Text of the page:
University English departments across North American and Europe went through spasms of change during the 1980s. Gone were the genteel groups of musty scholars who argued about the derivation of words or the formal unity of well-studied texts. Instead, departments became roiled in a series of -isms: feminism, Marxism, the new historicism, African American studies, Chicano studies, and even so-called queer studies. Scholars staked out political and social territories and began to interpret the classics through the lens of labor, capital, gender, sexual orientation, and the like.
As you can imagine, the tweedy dons were none too pleased. But their kind was already passing into the haze of emeritus positions. So too did the estabilished canon: Chaucer, Shakespeare, Wordsworth, and Yeats. That collection of classics seemed to dwindle to insignificance in the face of so many "rediscovered" novels and poems from the Harlem Renaissance, the antebellum south, or the countryside of Ireland.
One movement found a way to reinvigorate studies of the old canon of literature while keeping the new lens on literary studies. It began with the likes of Edward Said at Columbia, scholars who sought to look at the West's literature through the filter of what became known as "colonialism": that is, the profound movement in the West to conquer and own the world, the spread of its economic principles across the globe, the clash of its culture with others, both at home and afar.
What happened: cultures knocked up against each other and competing voices proliferated. So classic texts--Shakespeare's tragedies, Hawthorne's romances, T. S. Eliot's poems--came to be seen as multi-voiced. That is, they contained voices of the dominant culture as well as voices of the oppressed, a social or political unconscious "underneath" the words (as it were). Think of some of the books we've read. For example, "My Antonia" seems to include both the dominant culture's male-oriented vision of the American Midwest, as well as a sly, feminist critique of Jim Burden and his overly romantic soul, both of these "voices" competing for air in the novel. "Huck Finn" includes both the voice of the dominant, white South and of the African-American experience, buried under (and even in) Huck's words.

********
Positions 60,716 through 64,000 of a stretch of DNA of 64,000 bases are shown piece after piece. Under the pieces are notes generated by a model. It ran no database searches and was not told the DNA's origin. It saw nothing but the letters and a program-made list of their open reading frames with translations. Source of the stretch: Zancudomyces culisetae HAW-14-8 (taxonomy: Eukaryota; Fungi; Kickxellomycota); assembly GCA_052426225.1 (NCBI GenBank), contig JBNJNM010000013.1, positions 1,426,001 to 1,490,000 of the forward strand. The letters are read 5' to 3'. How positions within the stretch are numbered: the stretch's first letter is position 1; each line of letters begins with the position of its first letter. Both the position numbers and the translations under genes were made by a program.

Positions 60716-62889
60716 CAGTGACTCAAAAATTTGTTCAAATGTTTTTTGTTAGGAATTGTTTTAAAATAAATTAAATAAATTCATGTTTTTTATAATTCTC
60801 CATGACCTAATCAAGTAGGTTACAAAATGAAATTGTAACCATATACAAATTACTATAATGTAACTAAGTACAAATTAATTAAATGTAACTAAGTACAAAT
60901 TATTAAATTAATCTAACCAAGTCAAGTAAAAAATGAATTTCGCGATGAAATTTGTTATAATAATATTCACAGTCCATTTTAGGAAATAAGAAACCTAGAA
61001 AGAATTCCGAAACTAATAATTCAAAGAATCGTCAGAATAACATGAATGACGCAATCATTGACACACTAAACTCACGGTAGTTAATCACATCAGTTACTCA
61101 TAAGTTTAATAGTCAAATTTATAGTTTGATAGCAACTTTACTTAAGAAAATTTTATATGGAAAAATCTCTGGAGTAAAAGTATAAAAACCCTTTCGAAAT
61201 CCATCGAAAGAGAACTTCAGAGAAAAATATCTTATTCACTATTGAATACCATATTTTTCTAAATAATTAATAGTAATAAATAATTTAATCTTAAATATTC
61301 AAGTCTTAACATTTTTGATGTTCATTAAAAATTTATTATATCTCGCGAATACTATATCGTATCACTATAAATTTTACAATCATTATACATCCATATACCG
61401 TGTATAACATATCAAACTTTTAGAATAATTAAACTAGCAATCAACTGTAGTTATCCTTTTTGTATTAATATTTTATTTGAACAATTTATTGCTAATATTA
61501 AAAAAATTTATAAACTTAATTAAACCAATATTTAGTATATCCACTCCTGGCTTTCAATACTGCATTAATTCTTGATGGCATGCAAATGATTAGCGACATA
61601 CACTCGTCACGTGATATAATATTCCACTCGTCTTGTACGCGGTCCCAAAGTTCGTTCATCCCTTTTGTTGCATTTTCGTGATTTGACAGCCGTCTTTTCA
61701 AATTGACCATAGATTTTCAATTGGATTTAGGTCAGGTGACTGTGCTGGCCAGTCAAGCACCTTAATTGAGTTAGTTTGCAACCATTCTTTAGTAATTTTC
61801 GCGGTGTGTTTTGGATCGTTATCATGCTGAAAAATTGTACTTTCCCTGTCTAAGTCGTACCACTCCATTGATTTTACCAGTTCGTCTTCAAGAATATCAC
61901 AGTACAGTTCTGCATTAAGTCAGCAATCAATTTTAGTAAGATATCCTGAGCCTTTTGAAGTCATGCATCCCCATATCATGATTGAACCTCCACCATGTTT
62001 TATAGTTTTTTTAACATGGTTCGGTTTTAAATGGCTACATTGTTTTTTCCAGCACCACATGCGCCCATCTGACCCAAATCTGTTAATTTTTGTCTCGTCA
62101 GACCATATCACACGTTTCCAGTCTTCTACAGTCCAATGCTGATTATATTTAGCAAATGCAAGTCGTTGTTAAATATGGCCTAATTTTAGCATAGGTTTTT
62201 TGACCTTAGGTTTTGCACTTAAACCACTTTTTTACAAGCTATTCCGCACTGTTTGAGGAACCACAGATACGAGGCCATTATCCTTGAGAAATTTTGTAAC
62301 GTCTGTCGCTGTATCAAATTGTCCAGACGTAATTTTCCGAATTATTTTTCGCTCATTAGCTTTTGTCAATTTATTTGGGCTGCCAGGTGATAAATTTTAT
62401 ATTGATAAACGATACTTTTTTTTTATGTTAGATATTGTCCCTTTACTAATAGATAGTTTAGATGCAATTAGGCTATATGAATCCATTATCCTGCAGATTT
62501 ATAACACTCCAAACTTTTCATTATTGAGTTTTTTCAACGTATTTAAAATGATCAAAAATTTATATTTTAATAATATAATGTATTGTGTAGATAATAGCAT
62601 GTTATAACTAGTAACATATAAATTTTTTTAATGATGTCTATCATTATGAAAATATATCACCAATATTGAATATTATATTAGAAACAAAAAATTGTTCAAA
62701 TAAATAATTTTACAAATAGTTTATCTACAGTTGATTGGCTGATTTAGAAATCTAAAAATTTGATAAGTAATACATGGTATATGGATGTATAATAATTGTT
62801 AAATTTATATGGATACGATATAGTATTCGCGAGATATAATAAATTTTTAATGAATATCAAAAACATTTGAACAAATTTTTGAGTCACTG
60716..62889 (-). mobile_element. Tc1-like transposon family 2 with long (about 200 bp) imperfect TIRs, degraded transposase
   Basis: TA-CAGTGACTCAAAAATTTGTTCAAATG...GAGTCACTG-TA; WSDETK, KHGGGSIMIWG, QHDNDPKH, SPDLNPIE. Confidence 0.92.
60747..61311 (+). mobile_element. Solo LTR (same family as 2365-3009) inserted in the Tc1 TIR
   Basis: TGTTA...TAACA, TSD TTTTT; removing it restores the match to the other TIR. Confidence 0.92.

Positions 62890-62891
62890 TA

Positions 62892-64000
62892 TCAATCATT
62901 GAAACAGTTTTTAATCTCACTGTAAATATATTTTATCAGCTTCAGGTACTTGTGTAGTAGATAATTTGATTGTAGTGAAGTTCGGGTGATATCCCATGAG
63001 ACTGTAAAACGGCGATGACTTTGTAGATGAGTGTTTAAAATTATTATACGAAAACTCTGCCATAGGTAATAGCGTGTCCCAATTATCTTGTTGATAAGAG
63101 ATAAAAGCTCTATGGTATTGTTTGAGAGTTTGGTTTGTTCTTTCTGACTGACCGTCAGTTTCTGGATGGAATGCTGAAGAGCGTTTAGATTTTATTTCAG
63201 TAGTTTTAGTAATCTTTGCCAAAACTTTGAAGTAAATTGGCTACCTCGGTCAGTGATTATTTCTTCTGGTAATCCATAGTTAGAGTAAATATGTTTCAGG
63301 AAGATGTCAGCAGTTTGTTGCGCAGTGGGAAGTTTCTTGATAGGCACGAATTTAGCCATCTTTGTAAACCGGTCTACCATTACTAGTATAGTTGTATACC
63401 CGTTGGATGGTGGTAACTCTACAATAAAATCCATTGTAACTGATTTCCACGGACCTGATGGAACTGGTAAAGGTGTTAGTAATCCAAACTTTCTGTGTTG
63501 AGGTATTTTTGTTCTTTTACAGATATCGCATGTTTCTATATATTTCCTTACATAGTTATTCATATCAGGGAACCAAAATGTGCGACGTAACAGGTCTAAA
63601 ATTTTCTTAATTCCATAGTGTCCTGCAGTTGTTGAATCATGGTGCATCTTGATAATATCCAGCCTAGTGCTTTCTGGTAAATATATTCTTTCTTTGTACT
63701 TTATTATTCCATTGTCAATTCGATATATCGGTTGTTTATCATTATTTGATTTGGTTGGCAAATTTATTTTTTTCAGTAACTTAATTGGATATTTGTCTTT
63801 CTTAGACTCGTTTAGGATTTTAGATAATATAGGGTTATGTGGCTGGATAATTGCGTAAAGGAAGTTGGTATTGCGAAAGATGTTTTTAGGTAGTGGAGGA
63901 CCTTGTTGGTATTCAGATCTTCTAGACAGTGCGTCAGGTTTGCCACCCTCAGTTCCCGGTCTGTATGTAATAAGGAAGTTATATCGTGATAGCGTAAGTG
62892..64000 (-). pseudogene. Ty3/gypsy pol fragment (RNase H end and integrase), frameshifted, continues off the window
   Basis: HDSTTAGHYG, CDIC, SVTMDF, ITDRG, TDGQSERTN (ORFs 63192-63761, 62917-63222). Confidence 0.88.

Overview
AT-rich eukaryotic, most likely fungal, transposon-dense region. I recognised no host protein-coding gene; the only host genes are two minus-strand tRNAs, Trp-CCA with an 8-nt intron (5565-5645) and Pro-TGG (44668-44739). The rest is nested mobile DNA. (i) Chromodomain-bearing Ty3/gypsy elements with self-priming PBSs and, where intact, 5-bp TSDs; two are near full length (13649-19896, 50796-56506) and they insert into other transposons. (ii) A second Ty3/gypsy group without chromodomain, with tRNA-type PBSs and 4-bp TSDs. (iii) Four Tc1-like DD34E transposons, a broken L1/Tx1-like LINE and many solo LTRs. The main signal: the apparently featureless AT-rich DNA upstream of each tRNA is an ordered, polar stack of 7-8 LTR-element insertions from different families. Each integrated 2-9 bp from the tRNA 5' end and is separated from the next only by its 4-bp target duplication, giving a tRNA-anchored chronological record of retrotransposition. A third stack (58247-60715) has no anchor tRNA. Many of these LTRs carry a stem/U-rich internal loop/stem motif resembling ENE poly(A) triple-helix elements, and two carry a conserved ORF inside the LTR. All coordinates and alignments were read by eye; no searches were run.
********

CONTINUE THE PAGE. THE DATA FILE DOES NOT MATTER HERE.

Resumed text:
In other words, power slips through the fingers of those who hold it. In the cracks, other voices emerge, sometimes simultaneously with the dominant social structure's codes, mores, ethics, and assumptions.
Soon, certain postmodern authors began to play self-consciously with multiple-voiced narratives: they tried to set up texts that could escape their own grip. One of the best at this complicated task is the Sri Lankan-born, Canadian writer Michael Ondaatje. Through a series of poetic, open-ended memoirs and novels ("Coming Through Slaugher," "The English Patient"), he has attempted to trace the colonial impact on narrative itself, to show the competing voices that arise when a dominant power structure is laid over an indigenous culture.
We can talk more about this at book group--and probably will--but I ask you to think about "The Cat's Table" as a chorus of voices, all connected to Michael, the narrator, but also connected to the larger power play of Ceylon, its colonization by Great Britain, its liberation as Sri Lanka, and its struggle to become a modern country in the mold of its Western colonizers.
Think about the overlayering of voices that must arise when a more powerful culture is draped over an established culture. Think about the African American experience in the slave-holding south. Think about the Protestantization of Catholic Ireland. Think about the coming shift, not in the dominant straight culture, but in gay culture as same-sex marriage becomes the law of the land. Think about the ways women in corporate American must learn to speak in more than one voice. In other words, think about both the capital and debt of colonialism.